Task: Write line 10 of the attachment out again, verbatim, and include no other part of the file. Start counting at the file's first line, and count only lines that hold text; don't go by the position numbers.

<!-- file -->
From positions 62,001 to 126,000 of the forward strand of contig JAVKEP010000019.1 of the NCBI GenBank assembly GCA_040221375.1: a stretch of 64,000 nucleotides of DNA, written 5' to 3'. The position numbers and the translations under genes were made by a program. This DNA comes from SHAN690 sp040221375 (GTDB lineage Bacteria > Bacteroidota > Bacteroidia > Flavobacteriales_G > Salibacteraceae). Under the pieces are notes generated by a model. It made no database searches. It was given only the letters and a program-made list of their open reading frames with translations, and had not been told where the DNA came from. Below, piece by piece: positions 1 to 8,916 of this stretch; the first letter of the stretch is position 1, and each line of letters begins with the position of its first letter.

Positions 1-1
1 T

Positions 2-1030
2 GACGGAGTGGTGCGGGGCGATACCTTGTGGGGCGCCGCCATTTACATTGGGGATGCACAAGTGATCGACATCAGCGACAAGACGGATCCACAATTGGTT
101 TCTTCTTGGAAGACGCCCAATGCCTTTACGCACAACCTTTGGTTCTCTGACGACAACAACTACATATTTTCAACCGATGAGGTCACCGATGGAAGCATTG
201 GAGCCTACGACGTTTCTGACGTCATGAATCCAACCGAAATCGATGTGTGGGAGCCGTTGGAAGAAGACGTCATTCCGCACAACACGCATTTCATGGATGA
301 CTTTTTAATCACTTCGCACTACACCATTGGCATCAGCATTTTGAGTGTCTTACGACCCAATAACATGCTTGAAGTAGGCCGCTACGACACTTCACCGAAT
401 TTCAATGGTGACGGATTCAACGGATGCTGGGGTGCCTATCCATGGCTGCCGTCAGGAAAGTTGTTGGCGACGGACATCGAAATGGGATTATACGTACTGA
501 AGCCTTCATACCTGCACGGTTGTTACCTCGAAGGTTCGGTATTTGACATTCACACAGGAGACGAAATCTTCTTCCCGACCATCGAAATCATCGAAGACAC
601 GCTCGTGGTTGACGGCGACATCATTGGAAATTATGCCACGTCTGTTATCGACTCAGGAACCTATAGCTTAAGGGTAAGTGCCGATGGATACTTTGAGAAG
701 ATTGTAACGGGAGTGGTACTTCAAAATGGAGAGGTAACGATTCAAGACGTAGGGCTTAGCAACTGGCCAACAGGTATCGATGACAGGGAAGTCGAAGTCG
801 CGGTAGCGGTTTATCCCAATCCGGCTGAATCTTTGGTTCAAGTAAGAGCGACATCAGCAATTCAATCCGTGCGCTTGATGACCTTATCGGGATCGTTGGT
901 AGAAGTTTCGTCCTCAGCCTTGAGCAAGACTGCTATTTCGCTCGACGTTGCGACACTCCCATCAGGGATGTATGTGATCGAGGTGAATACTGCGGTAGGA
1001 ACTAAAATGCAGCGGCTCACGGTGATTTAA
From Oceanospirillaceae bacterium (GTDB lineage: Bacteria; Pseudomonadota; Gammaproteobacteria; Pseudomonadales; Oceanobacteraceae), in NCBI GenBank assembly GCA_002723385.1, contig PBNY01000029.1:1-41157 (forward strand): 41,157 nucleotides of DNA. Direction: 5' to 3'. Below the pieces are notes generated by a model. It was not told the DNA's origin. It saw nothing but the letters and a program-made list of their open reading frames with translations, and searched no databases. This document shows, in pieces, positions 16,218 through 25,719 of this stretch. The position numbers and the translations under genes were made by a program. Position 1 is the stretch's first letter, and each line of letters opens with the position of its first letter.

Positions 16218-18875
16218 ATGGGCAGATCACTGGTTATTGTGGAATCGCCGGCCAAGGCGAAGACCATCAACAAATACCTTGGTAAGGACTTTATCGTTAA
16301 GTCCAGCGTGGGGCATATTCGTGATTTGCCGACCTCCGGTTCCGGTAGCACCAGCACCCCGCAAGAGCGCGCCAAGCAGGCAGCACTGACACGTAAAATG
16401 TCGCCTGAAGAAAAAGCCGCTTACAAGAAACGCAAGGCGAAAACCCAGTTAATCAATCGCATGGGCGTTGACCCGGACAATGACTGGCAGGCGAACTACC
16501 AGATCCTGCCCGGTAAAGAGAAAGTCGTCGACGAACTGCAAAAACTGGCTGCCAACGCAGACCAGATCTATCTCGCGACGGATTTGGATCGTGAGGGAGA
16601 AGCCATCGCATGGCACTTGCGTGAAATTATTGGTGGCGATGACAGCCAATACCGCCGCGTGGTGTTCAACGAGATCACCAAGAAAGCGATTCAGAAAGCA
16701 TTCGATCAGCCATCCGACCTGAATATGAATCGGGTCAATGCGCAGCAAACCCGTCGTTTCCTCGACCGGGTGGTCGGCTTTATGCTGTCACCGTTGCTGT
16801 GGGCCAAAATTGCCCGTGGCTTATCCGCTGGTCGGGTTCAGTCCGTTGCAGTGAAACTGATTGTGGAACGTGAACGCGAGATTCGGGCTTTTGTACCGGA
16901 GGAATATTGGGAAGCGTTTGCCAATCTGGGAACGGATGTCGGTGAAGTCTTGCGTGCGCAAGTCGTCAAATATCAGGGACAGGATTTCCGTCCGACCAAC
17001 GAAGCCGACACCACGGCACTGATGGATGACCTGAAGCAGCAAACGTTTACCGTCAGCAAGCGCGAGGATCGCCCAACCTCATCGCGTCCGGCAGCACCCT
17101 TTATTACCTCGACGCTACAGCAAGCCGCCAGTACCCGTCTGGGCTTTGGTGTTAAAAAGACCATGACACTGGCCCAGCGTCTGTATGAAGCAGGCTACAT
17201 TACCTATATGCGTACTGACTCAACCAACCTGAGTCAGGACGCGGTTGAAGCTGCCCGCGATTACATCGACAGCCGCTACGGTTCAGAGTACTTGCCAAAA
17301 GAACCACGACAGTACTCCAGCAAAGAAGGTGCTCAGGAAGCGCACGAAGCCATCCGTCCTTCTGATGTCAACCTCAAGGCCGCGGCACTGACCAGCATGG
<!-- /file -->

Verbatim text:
501 AGCCTTCATACCTGCACGGTTGTTACCTCGAAGGTTCGGTATTTGACATTCACACAGGAGACGAAATCTTCTTCCCGACCATCGAAATCATCGAAGACAC